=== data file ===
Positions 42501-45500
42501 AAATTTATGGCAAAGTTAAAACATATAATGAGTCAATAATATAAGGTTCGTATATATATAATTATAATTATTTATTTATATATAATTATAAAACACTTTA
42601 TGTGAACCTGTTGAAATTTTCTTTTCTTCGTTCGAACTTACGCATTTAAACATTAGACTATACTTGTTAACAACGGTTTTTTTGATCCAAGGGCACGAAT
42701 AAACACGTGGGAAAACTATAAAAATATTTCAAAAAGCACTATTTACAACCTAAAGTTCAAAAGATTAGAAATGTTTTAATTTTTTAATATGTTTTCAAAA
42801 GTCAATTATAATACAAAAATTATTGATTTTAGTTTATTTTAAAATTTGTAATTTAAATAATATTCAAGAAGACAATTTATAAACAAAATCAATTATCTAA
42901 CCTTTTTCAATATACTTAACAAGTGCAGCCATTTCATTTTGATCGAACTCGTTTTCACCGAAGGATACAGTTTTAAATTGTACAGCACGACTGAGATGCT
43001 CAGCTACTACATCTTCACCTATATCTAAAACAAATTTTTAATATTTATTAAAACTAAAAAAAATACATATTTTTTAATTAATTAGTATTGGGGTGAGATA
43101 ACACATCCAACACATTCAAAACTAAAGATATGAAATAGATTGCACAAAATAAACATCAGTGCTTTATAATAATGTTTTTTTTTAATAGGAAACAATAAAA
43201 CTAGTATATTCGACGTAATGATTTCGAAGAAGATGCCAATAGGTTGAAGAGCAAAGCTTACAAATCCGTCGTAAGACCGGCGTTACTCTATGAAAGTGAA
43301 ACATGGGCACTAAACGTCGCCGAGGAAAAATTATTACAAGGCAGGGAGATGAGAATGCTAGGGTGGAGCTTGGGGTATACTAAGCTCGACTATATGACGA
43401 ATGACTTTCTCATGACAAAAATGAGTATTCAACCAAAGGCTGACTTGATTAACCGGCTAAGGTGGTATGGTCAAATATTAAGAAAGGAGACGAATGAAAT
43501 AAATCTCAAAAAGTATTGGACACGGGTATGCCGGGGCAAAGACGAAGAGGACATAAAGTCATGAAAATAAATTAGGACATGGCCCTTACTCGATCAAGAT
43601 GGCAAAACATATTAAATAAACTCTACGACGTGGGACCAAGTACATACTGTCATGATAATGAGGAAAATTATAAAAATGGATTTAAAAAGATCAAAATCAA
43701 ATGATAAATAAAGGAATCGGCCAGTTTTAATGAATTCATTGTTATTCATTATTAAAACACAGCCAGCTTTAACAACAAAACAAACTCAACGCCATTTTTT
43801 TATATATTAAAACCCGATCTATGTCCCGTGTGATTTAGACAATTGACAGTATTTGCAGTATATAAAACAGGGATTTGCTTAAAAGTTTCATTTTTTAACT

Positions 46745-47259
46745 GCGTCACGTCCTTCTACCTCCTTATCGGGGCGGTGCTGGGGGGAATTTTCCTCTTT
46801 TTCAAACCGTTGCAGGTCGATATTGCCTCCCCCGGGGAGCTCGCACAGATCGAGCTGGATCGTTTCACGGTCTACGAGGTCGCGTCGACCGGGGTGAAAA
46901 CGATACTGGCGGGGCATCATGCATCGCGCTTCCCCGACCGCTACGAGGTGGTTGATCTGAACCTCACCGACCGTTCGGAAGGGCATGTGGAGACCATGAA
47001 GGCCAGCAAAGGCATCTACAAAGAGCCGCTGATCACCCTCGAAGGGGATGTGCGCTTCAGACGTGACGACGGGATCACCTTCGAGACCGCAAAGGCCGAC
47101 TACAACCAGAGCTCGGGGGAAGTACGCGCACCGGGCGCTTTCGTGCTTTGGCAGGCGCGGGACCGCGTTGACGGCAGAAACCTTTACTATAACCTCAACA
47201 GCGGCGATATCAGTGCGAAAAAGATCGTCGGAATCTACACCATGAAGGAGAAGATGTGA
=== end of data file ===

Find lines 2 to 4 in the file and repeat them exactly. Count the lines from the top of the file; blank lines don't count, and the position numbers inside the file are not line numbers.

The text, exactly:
42501 AAATTTATGGCAAAGTTAAAACATATAATGAGTCAATAATATAAGGTTCGTATATATATAATTATAATTATTTATTTATATATAATTATAAAACACTTTA
42601 TGTGAACCTGTTGAAATTTTCTTTTCTTCGTTCGAACTTACGCATTTAAACATTAGACTATACTTGTTAACAACGGTTTTTTTGATCCAAGGGCACGAAT
42701 AAACACGTGGGAAAACTATAAAAATATTTCAAAAAGCACTATTTACAACCTAAAGTTCAAAAGATTAGAAATGTTTTAATTTTTTAATATGTTTTCAAAA